CAPE TOWN, South Africa -- Prosecutors accusing Oscar Pistorius of premeditated murder will add two more charges believed to relate to firing guns in public to the indictment against him, apparently to show another side to the inspiring double-amputee Olympian: Reckless and trigger-happy.
Pistorius now faces charges of murder, illegal possession of ammunition and two other counts of breaking South Africa's firearms laws in his trial in March.
Pistorius' lawyers received a letter on Tuesday advising them that the two charges, already raised against Pistorius, would be added to the indictment served on the athlete in August, National Prosecuting Authority spokesman Nathi Mncube told The Associated Press.
Pistorius' lawyers failed in an initial application opposing the inclusion of the two charges in his murder trial but can "take the matter up" again, Mncube said.
Mncube said the additional charges were not in the original indictment because they are alleged to have occurred in the Johannesburg region, a different court jurisdiction to Pistorius' fatal shooting of girlfriend Reeva Steenkamp at his villa in a gated estate in the South African capital, Pretoria, in the pre-dawn hours of Feb. 14.
Prosecutors had to seek permission from South Africa's new National Director of Public Prosecutions to "centralize" all the charges, Mncube said, so they all could be heard in the same trial at the North Gauteng High Court in Pretoria.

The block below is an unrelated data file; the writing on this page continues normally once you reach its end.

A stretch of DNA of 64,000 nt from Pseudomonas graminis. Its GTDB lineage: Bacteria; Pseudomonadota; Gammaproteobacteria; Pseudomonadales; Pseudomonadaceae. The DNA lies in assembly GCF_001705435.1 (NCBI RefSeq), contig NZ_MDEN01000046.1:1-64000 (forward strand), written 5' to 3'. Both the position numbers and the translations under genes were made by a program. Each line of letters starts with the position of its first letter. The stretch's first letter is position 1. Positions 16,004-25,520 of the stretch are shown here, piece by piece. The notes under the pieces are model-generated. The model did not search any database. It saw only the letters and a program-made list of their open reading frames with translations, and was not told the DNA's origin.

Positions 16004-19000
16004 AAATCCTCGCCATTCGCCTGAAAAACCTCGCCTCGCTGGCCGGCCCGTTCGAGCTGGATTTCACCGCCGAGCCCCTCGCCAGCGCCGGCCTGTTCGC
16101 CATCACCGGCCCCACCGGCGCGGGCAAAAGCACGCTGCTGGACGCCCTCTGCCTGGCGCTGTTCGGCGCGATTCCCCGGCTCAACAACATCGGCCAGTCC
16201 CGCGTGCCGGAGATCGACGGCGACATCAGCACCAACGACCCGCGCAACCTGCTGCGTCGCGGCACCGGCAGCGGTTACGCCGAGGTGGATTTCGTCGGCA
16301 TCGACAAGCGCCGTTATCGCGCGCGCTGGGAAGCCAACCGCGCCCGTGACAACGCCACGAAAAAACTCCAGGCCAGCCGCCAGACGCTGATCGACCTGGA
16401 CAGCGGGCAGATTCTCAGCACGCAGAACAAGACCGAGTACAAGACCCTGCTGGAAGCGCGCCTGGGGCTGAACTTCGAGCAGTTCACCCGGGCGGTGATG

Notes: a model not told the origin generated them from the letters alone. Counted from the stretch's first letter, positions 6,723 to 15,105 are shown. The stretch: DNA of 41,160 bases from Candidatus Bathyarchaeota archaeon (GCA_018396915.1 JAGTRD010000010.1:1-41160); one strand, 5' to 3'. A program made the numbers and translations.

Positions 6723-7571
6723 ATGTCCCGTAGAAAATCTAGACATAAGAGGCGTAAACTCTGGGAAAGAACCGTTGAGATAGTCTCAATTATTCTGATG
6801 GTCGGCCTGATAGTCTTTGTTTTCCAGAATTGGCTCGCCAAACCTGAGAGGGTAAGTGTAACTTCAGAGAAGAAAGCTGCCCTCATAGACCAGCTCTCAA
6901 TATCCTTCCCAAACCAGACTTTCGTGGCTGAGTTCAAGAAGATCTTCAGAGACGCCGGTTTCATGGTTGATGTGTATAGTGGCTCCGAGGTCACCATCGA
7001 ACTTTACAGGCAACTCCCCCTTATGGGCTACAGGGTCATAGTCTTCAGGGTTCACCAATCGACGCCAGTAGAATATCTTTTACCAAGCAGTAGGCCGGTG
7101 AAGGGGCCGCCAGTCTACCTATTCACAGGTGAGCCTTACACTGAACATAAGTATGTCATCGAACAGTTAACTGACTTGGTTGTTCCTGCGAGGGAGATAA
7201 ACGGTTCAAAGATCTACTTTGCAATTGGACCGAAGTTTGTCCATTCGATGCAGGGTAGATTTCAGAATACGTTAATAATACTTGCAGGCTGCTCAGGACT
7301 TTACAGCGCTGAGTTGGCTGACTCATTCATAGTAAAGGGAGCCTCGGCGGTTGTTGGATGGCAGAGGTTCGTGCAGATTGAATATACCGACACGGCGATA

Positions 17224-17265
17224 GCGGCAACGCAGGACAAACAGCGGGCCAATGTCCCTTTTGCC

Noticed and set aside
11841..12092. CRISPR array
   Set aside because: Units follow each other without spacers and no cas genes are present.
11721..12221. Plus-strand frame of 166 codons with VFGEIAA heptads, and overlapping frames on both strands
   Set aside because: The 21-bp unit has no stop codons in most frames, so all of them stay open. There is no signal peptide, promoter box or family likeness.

"The National Director has indeed given them (prosecutors) that authority and they will be added," Mncube said. "They are not new charges, they were charges that already existed. They were just in a different jurisdiction."
Pistorius' murder trial is due to start Mar. 3 and the 26-year-old disabled runner faces a life sentence with a minimum of 25 years in prison if he is convicted on the main charge of premeditated murder in the killing of Steenkamp on Valentine's Day.
Mncube declined to detail the charges being added, only saying there were two counts and they covered "the contravention of the firearms control act."
The South African media has reported that Pistorius has twice shot a gun in a public place: One time out of a moving car when he was driving with a former girlfriend and another at a restaurant in Johannesburg when he apparently accidentally fired a friend's gun under a table while admiring it.
Pistorius spokeswoman Anneliese Burgess told the AP that the Pistorius family did not want to comment on "legal aspects" of the case.
But Mncube said Pistorius' lawyers had argued against him being charged and tried in a Pretoria court for alleged offences that occurred in Johannesburg.
"They are not saying he can't be charged for those, they are saying he can't be charged in a different jurisdiction," Mncube said.
Mncube's National Prosecuting Authority would not comment on any of the details surrounding the two charges to be added, but people who are believed to have been present at those incidents were included in the prosecution's list of more than 100 trial witnesses when Pistorius was indicted two months ago.
Pistorius denies murder and says he shot Steenkamp in self-defence through a toilet cubicle door with his licensed 9mm handgun, thinking mistakenly that she was a dangerous intruder in his house. Prosecutors say he intended to kill her, possibly after a loud argument in the middle of the night.